3-Point Stance: Rookie Cook a divisive fantasy figure
As the mercury rises, Brad Evans and Liz Loza will tackle pressing fantasy questions tied to every NFL team. Read, ponder and get a jump on your offseason research. Wednesday’s topic: The Minnesota Vikings
Some fantasy owners are fully prepared to pull the trigger on hotshot rookie Dalvin Cook. Others, meanwhile, continue to stress caution. At his current 54.5 ADP (RB19) is the rusher OVERVALUED, UNDERVALUED or PROPERLY VALUED?
Liz – OVERVALUED. An explosive talent known for his elusiveness and big-play ability, Cook has a massive opportunity in Minnesota. With Latavius Murray still recovering from ankle surgery, the rookie has dominated first-team reps and impressed the oft-stoic Mike Zimmer. There’s little doubt he’ll nab the starting gig and could see 15 touches per game as early as Week 1. So why do I have him ranked outside of my top-twenty RBs?
Two reasons: 1) Line, 2) Scheme. For years, with Adrian Peterson owning the backfield, the Vikes were a power-running operation. Now that Pat Shurmur has been installed as the team’s offensive coordinator, however, the switch to a zone-blocking scheme has begun. The problem, of course, is that despite efforts to transform the trenches during the free agency and draft periods, some of the linemen from the old regime remain. Furthermore, Tony Sparano, who is a power-blocking enthusiast, continues as the team’s offensive line coach.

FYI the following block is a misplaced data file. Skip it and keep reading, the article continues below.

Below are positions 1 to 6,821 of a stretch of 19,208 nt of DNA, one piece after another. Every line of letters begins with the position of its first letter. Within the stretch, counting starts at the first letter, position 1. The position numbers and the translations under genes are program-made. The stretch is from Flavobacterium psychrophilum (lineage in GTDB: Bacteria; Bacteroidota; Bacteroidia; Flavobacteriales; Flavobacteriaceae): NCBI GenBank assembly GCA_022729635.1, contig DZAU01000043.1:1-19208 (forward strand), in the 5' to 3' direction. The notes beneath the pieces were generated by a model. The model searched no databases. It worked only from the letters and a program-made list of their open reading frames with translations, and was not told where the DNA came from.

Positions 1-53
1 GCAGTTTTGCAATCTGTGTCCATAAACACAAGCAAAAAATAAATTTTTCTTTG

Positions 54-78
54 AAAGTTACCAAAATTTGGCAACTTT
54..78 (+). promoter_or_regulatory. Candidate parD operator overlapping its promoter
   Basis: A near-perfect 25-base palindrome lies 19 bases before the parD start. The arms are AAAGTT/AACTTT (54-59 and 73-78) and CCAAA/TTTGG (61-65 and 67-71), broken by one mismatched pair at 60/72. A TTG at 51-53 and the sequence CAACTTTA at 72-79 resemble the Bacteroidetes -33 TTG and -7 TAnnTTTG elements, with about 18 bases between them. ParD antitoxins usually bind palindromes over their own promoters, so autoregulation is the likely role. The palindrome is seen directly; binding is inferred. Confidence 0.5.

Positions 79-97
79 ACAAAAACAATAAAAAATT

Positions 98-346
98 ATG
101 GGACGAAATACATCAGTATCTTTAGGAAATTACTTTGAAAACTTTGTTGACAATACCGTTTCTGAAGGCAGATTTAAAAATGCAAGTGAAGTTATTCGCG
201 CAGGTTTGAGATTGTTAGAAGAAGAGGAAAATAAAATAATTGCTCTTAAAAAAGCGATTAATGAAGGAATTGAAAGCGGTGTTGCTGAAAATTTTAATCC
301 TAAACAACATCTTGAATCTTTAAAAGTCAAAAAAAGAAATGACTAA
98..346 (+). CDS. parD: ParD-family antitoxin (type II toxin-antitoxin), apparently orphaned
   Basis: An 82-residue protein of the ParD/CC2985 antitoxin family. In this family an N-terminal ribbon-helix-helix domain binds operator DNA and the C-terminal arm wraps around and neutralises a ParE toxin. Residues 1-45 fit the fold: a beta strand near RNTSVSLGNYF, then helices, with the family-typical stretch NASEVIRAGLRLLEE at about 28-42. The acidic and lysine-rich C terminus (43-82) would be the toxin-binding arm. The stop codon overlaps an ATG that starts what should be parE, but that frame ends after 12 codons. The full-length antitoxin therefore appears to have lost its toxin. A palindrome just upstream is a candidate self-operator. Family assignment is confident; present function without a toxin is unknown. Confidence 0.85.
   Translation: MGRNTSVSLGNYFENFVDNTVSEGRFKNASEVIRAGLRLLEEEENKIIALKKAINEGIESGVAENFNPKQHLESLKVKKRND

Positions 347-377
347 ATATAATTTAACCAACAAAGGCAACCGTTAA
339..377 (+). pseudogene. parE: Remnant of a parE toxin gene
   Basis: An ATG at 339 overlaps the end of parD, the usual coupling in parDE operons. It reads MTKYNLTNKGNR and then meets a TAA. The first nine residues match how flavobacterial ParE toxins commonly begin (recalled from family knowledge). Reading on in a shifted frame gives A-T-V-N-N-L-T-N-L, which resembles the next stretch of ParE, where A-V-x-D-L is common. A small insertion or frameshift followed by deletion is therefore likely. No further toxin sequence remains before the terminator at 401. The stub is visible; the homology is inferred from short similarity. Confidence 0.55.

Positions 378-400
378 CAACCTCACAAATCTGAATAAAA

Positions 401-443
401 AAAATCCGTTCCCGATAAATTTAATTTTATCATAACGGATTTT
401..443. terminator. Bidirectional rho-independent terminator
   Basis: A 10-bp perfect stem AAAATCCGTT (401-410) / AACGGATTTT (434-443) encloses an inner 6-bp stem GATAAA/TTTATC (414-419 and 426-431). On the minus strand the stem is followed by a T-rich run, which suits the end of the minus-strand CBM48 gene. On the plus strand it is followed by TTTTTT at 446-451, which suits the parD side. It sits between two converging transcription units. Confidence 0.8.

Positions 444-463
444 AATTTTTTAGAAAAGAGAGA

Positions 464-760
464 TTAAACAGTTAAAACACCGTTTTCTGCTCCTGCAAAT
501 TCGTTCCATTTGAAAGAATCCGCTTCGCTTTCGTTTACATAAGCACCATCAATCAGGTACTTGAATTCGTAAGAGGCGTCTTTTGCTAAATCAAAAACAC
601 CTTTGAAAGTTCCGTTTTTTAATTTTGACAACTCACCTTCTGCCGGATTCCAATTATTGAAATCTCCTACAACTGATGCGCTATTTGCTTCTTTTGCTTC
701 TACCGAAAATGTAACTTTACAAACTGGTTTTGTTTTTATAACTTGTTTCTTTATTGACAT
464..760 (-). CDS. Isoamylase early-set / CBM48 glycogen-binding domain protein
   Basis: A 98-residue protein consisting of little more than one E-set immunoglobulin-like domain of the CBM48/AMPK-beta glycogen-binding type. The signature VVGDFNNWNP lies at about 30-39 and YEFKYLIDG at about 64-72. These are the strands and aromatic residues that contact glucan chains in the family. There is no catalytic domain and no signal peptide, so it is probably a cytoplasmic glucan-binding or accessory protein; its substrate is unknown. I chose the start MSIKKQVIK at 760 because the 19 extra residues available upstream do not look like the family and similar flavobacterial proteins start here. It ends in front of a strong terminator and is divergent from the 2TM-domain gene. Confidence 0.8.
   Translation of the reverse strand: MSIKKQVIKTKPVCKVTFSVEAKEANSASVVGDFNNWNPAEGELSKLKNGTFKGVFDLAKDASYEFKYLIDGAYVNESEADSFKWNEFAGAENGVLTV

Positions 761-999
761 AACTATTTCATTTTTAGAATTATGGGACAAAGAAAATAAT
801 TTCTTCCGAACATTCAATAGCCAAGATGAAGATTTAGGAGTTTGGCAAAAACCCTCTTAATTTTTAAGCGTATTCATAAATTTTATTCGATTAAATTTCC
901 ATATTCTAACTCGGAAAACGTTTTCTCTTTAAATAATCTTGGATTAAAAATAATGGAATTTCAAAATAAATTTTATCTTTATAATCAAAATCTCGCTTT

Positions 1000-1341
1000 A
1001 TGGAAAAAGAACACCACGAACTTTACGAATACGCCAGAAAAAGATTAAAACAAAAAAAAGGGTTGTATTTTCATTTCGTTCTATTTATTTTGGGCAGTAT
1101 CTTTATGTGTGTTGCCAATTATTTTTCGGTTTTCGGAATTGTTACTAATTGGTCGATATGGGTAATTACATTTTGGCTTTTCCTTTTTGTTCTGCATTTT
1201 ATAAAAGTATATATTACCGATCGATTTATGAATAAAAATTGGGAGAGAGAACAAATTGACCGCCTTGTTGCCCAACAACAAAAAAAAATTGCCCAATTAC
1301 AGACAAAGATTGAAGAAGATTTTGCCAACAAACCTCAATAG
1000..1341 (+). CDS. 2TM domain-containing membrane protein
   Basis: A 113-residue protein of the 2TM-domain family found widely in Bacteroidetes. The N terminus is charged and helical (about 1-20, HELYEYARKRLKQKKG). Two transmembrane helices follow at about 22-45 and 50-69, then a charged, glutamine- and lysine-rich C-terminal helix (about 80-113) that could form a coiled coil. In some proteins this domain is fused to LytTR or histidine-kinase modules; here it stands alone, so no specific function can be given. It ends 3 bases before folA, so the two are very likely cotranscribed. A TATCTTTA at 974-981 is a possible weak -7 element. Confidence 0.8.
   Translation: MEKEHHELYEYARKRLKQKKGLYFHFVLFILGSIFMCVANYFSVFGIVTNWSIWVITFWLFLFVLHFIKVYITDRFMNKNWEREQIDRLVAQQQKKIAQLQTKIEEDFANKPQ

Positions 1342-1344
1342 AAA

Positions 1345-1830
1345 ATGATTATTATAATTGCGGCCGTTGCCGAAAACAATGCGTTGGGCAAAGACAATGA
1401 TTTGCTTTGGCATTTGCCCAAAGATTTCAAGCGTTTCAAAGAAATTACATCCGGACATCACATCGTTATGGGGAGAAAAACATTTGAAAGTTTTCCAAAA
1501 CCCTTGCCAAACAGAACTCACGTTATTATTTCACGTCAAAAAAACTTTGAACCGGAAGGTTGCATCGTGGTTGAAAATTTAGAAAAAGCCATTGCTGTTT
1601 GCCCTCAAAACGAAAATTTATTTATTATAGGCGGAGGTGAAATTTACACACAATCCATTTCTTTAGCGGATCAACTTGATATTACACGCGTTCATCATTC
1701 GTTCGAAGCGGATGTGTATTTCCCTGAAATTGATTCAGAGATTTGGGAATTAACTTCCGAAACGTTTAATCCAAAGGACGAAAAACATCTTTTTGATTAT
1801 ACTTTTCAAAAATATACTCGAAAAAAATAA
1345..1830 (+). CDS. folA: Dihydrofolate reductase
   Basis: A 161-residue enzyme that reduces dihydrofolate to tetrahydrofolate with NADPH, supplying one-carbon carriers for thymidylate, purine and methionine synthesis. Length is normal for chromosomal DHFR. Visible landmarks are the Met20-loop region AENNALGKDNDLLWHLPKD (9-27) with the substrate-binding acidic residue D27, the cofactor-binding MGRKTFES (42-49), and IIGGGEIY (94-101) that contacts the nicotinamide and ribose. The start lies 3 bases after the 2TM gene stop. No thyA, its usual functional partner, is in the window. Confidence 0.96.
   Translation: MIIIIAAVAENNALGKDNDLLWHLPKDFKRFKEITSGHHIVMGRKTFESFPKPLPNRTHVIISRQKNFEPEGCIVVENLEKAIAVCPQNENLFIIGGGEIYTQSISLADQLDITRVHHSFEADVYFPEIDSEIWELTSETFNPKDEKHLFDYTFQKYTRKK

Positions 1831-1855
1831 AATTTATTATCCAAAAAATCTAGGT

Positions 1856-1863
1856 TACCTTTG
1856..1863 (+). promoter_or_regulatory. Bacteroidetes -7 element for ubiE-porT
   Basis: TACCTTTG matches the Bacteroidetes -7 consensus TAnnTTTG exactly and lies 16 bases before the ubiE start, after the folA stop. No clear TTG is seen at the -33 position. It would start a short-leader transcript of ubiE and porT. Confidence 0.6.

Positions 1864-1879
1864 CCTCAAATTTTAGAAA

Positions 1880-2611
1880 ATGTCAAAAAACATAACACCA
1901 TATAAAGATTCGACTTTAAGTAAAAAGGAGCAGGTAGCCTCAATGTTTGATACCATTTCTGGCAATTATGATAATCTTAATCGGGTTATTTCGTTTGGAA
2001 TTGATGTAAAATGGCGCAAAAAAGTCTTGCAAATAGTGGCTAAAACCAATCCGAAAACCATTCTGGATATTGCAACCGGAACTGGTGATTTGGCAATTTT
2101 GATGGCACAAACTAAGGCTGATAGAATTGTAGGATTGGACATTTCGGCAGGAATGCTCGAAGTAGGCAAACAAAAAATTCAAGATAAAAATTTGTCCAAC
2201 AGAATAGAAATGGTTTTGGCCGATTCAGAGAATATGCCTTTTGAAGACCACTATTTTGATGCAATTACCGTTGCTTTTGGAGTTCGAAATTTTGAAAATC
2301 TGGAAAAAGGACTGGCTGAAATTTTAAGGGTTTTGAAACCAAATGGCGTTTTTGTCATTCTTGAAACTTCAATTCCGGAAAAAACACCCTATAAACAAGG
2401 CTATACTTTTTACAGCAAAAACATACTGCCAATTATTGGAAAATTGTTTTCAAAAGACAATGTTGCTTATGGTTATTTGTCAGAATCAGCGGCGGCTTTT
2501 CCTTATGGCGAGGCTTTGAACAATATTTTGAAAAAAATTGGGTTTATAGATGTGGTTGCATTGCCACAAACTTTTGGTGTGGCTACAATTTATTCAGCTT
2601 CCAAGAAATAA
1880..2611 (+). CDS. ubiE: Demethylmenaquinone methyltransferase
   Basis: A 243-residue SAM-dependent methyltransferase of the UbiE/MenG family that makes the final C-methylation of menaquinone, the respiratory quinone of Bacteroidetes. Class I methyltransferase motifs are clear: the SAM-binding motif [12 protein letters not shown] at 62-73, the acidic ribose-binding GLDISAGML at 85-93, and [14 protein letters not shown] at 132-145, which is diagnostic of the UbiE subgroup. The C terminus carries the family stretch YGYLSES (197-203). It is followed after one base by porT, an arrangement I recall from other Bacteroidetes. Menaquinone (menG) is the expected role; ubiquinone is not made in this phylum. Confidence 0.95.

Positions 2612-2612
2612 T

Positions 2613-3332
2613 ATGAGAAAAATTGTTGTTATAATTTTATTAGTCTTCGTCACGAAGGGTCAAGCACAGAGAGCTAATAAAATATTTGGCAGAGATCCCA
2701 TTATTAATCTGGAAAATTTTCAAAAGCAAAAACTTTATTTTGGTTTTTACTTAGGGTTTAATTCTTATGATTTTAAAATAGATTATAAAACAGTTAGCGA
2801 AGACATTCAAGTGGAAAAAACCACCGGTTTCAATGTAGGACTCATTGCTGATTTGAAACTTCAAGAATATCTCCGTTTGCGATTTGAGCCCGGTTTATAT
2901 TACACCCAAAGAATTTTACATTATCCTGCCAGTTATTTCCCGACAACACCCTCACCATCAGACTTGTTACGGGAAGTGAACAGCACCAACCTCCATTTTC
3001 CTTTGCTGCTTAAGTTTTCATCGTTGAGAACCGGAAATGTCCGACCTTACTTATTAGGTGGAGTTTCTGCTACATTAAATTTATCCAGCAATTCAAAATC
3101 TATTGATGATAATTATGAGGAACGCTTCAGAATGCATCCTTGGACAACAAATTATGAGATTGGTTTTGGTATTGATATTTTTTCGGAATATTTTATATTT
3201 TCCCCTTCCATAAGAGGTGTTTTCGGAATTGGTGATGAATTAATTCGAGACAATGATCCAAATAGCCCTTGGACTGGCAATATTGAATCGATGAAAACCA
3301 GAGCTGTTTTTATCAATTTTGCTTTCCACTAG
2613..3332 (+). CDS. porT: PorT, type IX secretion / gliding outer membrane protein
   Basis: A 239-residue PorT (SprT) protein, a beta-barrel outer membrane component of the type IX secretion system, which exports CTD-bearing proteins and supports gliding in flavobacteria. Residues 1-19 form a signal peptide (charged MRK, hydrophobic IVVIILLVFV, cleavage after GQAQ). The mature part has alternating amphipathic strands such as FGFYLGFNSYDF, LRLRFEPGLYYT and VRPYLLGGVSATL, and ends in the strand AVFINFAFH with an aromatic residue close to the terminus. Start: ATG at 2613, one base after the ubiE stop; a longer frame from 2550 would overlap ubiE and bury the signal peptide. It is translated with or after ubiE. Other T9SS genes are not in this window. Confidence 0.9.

Last year’s run-blocking unit was woefully ineffective, earning bottom-three ranks from Football Outsiders. Management’s willingness to address the line and champion an offensive evolution is encouraging… but it’s going to take time. Right now there are too many question marks surrounding the direction and viability of the offense to assume Cook will achieve stud status come September. Best to temper expectations for the immediate future.
Brad – OVERVALUED. Every time I eyeball Cook’s inflated ADP, I wonder if nutty hallucinations are corrupting my brain. A top-60 overall pick? Really?! Hype is one heck of a drug.
Giving him a fair shake, Cook is a gloriously talented rusher. His open-field shimmy, rapid acceleration and interior brawn invigorate the senses. In his final year with the Seminoles, he forced an absurd 92 missed tackles on 288 attempts and netted 4.2 yards after contact per attempt. What he achieved is even more impressive when you consider how mediocre FSU’s line performed in run blocking. No doubt, he’s electrifying, but he’s rather unpolished as a receiver and struggled at times with fumbles.
As Loza discussed, how Minnesota’s offensive line meshes is tantamount to unlocking Cook’s potential. It couldn’t open a hole for a frantic squirrel last year. It’s also important to keep in mind mastering zone-blocking techniques can take multiple weeks. If the big uglies don’t work in concert, holes won’t materialize. Even with that said, Cook does own the vision and patience to find creases.
Equally detrimental is Latavius Murray’s presence. Yes, he’s an upright runner whose fantasy value last season in Oakland was saved by 1-yard end-zone dives, but it’s very likely he’ll secure goal-line duties, relegating Cook to action between-the-20s. Jerick McKinnon, an accomplished receiver, could also dominate third-down work. The rookie is talented, but 13-14 touches per game should be the norm, at least early on. Unless Murray succumbs to injury, Cook finishes around 1,050 combined yards with 4-6 TDs. The volume simply isn’t there. Don’t overspend.